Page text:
Though trade unions were not very powerful among the fisher people, an independent trade organization, the Kerala State Swatantra Matsya Thozhilali Federation (KMSTF) was launched in 1980 with support from the Latin Catholic Church. Many of the important functionaries of the organization were Church representatives, and the leadership had been accused of taking a partisan position on many issues. In fact, Eugene Kulas, a key functionary of the federation, had resigned from its leadership alleging that the dominant Church-sponsored leadership was preventing a genuine leadership from among the ordinary fisher people emerging to take over the reins of the organization. The federation had faced a split in its ranks over the control of the Church hierarchy in its decision-making and activities. The communal divide in the south is evident at Vizhinjam and Poonthura beaches in Thiruvananthapuram, where the Christian and Muslim fisher people now live as separate communities, their areas of operation demarcated by a virtual no-man’s land in between. If any one trespasses this boundary, beaches go up in flames as a series of incidents in recent years have proved.

In the north, where the Muslims and Hindu Dheevaras are the dominant communities in fisher villages, the social life is controlled by the Sangh Parivar organizations like the RSS among the Hindus and the Jama-at committees among the Muslims. The social divisions in Maradu beach, where more than a dozen people were killed in two incidents of communal clashes in 2002 and 2003, gives a graphic picture of the way the two communities are divided into separate compartments in the same beach.

The Maradu beach forms part of two wards of the Beypore panchayat, a traditionally left dominated area in Kozhikode. The fisher village is separated from the mainstream by a road, the Old Maradu Road. Those who live on the western side of the road are fisher people, both Muslim and Hindu and those who inhabit the eastern side are non-fishermen who eke out a living through other vocations. Though those who live on both sides of the road fall into the same economic category, a huge social wall divides them: on the beaches it is the politics of communalism that rules the society while on the eastern side it is the mainstream secular politics that dominate the people’s daily life. The economic activities of the Hindu fisher people in Maradu are controlled by the Araya Samajam, who provides loans to all its members at very low interest for procuring speed boats or new gadgets like nets. On the other hand, the Jama-at committee and the Muslim mosque committee, who enjoy financial support from their community members in the Gulf, are able to give interest-free loans to their members. Thus the communal organizations are in a position to dictate the terms of social life in the beaches. Dr K N Ganesh, of the department of history of Calicut University, who did a sociological study on Maradu after the carnage in 2002, has pointed out that the secular space in their life has been squeezed out as even cultural and sports organizations were marginalized and their activities taken over by communal outfits. In Maradu the first carnage took place after some minor incidents between the youths of different communities during a football match, and the cycle of events proved that even the places of worship of both communities had become hotbeds of communal campaigns. In fact, a huge cache of arms were seized by the police from the local mosque immediately after the second carnage and there is strong evidence that a wide section of the community was involved in the criminal conspiracy that went on for many months.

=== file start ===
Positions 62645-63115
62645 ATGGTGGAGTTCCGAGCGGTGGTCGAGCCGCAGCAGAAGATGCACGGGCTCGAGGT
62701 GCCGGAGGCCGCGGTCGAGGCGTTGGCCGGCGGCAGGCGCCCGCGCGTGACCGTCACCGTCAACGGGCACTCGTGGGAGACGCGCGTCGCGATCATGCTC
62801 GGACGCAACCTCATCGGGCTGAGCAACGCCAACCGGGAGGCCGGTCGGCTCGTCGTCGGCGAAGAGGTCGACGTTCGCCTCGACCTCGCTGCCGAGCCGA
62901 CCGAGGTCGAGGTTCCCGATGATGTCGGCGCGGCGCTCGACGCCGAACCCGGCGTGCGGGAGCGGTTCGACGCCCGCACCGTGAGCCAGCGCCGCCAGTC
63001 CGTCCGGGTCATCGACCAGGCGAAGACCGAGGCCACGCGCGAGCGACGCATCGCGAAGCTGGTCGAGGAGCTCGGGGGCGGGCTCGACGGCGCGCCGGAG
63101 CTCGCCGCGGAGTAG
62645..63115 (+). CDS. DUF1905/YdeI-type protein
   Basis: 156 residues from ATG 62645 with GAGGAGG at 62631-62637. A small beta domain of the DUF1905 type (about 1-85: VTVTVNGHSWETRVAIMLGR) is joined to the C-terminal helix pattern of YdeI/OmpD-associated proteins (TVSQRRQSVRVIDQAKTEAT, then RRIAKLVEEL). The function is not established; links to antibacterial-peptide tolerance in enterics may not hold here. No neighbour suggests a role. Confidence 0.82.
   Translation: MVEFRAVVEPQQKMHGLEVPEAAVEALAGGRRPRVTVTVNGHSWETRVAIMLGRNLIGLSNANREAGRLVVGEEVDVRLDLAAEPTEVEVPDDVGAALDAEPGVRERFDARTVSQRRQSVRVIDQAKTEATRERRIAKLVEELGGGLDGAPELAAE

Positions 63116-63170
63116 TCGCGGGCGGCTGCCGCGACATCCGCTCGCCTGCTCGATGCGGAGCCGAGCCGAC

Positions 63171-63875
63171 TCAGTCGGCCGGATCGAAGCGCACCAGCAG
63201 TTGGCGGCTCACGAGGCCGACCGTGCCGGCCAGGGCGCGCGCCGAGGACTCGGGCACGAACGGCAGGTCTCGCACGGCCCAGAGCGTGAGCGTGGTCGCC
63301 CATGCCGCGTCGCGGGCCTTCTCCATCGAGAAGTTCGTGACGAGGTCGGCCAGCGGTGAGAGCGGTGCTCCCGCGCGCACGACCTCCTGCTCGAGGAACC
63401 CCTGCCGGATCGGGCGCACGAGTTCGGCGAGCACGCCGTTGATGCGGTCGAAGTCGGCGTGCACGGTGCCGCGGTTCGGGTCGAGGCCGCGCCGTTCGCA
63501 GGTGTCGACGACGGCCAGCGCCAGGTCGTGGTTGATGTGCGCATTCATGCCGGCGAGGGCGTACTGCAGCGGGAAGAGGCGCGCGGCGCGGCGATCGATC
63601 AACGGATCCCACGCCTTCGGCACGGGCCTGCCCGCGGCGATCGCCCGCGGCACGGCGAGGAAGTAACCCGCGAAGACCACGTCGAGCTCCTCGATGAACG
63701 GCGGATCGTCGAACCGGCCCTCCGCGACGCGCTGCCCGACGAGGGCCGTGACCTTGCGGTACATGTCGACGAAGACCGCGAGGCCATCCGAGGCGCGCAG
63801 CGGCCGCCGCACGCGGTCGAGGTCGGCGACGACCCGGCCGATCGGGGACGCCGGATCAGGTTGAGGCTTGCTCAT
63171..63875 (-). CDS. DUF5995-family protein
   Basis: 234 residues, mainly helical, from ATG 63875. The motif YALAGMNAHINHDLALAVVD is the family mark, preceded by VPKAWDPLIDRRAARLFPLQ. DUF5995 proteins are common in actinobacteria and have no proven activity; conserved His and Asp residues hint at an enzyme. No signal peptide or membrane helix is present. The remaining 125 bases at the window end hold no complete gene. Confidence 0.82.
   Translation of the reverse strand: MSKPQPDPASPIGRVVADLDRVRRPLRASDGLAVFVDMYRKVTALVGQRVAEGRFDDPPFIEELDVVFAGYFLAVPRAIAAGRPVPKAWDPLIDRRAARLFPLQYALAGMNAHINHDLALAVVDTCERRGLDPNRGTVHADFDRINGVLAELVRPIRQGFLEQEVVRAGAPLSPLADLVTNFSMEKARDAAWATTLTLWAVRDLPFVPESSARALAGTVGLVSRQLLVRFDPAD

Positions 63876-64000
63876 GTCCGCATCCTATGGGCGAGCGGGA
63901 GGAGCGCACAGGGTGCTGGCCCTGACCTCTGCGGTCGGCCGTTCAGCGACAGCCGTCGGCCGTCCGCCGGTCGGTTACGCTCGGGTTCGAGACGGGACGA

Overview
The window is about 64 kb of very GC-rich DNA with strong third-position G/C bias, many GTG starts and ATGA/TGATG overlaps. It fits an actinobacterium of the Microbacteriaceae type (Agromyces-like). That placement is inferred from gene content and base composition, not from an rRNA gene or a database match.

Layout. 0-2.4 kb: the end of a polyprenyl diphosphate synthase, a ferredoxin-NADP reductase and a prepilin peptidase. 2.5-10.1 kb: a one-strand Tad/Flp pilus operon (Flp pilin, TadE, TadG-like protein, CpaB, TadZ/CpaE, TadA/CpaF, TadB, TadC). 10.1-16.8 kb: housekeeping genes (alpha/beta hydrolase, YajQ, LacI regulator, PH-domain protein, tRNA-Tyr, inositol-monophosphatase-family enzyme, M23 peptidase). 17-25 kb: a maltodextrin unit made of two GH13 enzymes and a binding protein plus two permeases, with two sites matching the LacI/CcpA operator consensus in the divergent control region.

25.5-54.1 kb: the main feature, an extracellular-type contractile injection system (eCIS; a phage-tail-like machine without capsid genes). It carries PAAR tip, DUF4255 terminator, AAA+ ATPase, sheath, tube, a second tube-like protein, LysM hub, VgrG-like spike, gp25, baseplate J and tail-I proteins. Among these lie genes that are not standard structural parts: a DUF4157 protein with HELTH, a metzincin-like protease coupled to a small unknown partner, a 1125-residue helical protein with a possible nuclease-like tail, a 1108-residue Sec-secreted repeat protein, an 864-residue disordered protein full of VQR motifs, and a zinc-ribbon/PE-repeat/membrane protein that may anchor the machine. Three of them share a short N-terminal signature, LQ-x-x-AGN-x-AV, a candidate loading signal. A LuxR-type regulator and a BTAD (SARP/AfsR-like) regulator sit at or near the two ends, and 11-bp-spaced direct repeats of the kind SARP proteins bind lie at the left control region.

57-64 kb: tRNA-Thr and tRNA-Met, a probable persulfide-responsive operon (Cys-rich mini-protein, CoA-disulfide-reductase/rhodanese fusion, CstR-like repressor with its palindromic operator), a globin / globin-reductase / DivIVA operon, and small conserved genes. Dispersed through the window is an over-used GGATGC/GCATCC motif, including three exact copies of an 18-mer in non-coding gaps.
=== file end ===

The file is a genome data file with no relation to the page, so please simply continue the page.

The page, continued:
The breakdown of social relations in Maradu, where members of both communities were living next door to each other, is a heart-breaking tale. As the assault took place in which nine persons were killed in the span of just half an hour, eight of them Hindus, all the Muslim families had to flee for their lives. Around 400 Muslim families from Maradu had to live in relief camps for many months before they were able to return to their homes. When they came back they saw their homes ransacked, every household article destroyed or looted in an orgy of wanton destruction indulged in by their own neighbours.

But this breakdown of social and community relations is not the handiwork of the communal forces alone. It is the failure of the secular forces at the political level and the deliberate policy options exercised by these authorities at the economic level that left these poorest sections of Kerala society to their own fate. To understand the real tragedy, we will have to look at the impact of the economic policies on the life of the people, throwing them into a situation of desperation and bitterness. They were the abandoned children of Kerala’s famed model of development, left behind to fight for the little crumbs coming their way.

(Originally published at

No comments: